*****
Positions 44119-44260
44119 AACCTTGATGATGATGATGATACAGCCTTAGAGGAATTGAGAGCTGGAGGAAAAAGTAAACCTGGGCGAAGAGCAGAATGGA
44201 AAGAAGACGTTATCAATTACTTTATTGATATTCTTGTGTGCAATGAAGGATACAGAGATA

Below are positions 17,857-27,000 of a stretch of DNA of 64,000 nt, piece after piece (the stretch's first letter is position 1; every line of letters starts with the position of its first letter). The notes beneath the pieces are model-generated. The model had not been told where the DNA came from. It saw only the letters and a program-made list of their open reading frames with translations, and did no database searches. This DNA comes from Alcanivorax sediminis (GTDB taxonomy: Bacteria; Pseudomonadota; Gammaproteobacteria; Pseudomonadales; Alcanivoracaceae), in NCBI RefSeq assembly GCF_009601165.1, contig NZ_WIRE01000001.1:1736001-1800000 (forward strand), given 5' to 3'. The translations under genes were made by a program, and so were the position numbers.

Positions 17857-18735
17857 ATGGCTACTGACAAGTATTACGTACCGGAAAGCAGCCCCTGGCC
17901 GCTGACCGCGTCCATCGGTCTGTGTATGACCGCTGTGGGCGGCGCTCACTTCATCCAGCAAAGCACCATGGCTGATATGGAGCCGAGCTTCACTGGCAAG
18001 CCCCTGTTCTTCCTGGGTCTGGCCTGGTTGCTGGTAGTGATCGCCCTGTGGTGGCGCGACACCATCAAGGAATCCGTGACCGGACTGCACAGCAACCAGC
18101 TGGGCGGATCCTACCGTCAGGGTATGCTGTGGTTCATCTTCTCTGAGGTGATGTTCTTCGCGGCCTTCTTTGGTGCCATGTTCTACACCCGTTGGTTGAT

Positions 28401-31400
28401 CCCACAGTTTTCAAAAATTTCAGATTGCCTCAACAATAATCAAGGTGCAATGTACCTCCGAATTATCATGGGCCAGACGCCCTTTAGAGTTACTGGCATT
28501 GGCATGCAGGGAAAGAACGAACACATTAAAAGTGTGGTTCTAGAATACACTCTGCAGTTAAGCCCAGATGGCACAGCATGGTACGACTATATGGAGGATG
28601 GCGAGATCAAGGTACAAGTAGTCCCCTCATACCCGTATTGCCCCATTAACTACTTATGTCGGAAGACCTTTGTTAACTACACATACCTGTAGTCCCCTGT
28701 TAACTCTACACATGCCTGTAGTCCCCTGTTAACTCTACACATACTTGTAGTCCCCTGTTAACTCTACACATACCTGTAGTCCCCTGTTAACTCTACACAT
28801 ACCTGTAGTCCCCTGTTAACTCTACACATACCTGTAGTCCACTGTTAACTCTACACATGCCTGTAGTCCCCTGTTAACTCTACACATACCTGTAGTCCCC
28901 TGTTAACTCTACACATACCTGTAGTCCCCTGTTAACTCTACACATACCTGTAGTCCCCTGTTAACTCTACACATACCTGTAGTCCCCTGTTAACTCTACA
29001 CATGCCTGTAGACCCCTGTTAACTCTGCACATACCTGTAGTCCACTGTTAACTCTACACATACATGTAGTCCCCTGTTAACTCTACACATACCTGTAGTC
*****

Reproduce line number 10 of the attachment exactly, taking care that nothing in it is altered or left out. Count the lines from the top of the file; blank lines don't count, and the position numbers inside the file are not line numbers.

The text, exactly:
Positions 28401-31400